UK net migration hits all time high


The Office for National Statistics reveals net migration to the UK is at an all-time high, reaching 330,000 and India is the most common non-UK country of birth in the UK population…reports Asian Lite News

London Train stationThe figure – the difference between the number entering the country and those leaving – is more than three times higher than the government’s target. In 2014, 13% of people in the UK were born abroad, taking the foreign-born population to 8.3m.

It is the fifth consecutive quarterly rise in the net migration figure, which the ONS says is caused by an increase in the number of EU citizens migrating to the UK. Net migration of EU citizens was 183,000, up 53,000 from the year end to March 2014.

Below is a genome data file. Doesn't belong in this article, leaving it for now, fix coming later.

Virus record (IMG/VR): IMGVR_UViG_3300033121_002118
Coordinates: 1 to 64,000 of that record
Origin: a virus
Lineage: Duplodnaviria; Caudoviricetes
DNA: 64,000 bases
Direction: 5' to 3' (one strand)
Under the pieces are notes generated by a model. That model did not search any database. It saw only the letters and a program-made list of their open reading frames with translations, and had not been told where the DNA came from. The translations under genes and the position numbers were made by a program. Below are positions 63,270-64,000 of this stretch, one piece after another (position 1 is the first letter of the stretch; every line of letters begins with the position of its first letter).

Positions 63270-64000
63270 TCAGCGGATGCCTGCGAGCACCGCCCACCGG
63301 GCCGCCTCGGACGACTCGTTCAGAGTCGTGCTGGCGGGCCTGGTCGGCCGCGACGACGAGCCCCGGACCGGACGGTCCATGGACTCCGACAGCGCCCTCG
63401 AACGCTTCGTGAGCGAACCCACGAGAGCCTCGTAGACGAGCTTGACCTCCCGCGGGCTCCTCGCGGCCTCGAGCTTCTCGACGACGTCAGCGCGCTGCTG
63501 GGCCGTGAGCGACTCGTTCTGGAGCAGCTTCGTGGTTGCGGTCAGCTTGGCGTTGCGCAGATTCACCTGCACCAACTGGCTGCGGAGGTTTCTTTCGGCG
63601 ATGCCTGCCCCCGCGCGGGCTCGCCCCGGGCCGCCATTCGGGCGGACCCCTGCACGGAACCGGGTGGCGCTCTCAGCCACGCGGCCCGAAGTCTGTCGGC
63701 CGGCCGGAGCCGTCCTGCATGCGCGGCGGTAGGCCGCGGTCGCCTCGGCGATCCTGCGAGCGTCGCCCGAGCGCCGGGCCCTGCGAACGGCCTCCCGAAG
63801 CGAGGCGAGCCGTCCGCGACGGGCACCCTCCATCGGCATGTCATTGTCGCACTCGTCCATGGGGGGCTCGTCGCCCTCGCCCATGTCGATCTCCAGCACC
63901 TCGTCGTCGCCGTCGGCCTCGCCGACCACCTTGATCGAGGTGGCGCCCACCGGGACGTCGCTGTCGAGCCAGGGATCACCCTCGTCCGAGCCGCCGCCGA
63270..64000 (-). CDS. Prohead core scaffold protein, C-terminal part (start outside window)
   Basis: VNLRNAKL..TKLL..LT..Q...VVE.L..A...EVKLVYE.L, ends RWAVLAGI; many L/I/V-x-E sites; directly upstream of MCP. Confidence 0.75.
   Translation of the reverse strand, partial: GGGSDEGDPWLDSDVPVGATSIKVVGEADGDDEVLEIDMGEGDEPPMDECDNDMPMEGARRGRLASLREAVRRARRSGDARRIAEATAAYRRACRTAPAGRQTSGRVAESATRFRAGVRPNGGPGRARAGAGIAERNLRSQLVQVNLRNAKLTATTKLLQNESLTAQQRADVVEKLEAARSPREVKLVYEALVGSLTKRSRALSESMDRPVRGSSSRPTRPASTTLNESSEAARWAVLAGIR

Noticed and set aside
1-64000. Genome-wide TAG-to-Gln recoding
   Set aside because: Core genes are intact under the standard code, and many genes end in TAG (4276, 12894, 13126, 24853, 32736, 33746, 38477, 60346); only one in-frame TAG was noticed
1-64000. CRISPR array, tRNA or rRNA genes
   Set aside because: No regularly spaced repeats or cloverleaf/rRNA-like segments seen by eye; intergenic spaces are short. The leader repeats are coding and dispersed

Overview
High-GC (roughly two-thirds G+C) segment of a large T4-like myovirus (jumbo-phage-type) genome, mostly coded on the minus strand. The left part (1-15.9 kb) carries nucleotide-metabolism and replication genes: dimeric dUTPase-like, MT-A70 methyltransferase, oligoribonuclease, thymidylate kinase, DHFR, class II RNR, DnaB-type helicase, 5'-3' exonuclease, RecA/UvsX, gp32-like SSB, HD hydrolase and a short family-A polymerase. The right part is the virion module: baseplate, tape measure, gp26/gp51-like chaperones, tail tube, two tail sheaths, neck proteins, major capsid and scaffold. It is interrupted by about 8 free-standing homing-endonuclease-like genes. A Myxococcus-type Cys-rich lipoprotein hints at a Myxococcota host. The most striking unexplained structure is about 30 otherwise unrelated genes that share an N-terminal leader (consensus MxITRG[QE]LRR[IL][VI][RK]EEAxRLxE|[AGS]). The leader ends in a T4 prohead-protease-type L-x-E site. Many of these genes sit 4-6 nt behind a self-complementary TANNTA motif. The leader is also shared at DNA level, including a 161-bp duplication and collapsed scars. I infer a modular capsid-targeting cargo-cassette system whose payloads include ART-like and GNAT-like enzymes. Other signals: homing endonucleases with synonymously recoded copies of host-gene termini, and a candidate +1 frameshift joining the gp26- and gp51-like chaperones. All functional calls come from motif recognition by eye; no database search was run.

The number of those arriving from countries outside the EU was still larger, with net migration measured at 196,000. But the year-on-year increase was smaller at 39,000.

In 2011, Prime Minister David Cameron said in a speech that he was giving a “no ifs, no buts” promise that he would bring immigration numbers down to “levels our country can manage,” adds BBC News.

After this latest set of figures, the government insisted it was acting to control immigration but said the EU needed to do more to help ease the current migrant crisis across Europe.

Among the other ONS findings based on the latest figures were:

India is the most common non-UK country of birth in the UK population – 793,000 UK residents were born in India

Polish is the most common non-British nationality, with 853,000 residents (including those born in the UK) describing their nationality as Polish.

There were 25,771 asylum applications in the year to June 2015, an increase of 10% compared with the previous 12 months. A total of 11,600 people were granted asylum or an alternative form of protection.